13 Mar 2019 You are supposed to have the opportunity to prove your innocence before being charged with fraud
I’ve had numerous consultations over the years with people who went for their visa interview at the U.S. Embassy, only to be told they are guilty of fraud/misrepresentation, and therefore, not eligible for a visa. Many state that they were not even given a chance to explain or document their innocence. They were simply given a single sheet of paper with the item checked that they committed fraud/misrepresentation, and, in some cases, may be eligible for a waiver (or forgiveness).
However, the Foreign Affairs Manual (FAM), which is the regulations followed by the Embassy in connection with visa processing and issuance, specifically instruct consuls, “You must give the alien the opportunity to rebut the presumption of willful misrepresentation by presentation of evidence to overcome it.”
This means that before being formally charged with fraud or misrepresentation, a person is supposed to first be given the opportunity to rebut the presumption of fraud or prove they had committed no fraud by presenting documents, evidence, and legal arguments demonstrating their innocence and eligibility for a visa.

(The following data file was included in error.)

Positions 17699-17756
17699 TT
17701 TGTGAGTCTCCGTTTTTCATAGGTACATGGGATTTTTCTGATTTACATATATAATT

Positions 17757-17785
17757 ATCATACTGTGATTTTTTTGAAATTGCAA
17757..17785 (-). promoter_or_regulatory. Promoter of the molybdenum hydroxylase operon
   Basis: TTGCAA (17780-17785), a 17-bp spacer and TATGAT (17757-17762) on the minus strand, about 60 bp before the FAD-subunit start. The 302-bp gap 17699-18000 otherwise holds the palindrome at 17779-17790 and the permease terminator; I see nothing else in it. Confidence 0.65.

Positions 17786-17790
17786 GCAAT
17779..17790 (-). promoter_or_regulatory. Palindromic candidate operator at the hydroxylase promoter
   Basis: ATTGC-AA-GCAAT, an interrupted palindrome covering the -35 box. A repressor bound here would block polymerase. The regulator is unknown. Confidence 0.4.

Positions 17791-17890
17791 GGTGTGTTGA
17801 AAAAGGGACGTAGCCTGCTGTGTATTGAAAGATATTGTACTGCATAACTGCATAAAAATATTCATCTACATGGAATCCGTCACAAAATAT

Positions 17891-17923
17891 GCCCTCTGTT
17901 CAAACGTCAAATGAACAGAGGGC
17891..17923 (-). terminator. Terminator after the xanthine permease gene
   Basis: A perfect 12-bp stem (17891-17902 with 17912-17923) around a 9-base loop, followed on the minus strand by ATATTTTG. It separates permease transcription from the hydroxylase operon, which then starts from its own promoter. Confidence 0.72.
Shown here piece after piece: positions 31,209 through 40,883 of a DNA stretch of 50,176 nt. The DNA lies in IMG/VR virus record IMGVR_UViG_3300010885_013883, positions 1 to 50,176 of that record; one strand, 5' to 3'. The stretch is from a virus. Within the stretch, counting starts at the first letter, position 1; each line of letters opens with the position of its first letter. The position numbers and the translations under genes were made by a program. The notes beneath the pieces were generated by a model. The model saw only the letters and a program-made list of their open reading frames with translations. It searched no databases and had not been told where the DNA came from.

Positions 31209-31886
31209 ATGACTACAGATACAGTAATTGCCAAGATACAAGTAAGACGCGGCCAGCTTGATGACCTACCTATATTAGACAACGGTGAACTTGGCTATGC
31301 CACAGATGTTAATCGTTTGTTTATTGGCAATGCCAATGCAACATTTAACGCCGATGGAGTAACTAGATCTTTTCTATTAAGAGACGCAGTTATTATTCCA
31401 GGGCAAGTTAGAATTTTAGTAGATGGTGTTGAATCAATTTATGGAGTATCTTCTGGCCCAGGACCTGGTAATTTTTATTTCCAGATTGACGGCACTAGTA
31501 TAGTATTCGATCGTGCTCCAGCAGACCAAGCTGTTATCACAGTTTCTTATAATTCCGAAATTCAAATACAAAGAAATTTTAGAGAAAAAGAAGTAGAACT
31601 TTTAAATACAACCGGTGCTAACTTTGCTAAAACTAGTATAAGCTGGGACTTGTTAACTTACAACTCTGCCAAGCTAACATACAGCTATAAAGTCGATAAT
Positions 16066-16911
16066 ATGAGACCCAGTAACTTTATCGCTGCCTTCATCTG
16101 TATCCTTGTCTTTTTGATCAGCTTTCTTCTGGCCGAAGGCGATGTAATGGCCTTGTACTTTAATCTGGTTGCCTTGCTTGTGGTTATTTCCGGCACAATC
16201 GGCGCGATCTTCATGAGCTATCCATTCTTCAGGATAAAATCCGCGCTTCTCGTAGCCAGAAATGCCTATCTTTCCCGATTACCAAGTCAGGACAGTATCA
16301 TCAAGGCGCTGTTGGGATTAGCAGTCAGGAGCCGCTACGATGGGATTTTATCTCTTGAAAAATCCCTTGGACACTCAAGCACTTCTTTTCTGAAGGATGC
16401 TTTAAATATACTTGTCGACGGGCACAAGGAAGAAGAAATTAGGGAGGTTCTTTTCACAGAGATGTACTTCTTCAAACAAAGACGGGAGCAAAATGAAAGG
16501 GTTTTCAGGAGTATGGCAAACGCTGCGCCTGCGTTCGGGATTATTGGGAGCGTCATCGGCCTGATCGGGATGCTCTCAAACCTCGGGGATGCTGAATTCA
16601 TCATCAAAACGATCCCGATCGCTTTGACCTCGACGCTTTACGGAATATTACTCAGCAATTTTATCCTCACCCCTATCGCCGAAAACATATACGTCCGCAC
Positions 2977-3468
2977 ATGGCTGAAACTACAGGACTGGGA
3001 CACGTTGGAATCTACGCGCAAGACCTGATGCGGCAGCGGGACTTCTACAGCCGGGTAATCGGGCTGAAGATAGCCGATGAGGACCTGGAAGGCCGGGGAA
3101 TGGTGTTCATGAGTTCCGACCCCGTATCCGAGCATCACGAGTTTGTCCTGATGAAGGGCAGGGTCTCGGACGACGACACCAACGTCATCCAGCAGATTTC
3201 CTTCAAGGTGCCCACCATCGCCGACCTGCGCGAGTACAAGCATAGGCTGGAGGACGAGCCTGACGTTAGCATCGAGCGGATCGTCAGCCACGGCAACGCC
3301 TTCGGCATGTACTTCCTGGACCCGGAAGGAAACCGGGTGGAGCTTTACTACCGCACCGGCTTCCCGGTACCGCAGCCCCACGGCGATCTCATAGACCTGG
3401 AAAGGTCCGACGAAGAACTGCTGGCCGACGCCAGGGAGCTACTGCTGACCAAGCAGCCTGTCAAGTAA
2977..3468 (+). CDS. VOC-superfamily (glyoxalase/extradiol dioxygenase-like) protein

However, if a person is truly guilty of fraud, was caught, and was properly charged with fraud (because they entered the U.S. on an assumed name, claimed to be single when they were secretly married, and submitted altered or bogus documents from Recto Street, etc.), they would need to file a fraud waiver, if they have a spouse or parent who is a U.S. citizen or is a green card holder.
If you will be interviewed at the Embassy, or even at USCIS, and you have potential issues about your eligibility, you should seek the advice and assistance of an attorney, who can evaluate your case and possibly represent you and help explain or resolve those issues.
If you have been charged with fraud, but believe it was a mistake or misunderstanding, you should also seek the assistance of an attorney, who can assist you in proving your innocence by rebutting the presumption of willful misrepresentation.
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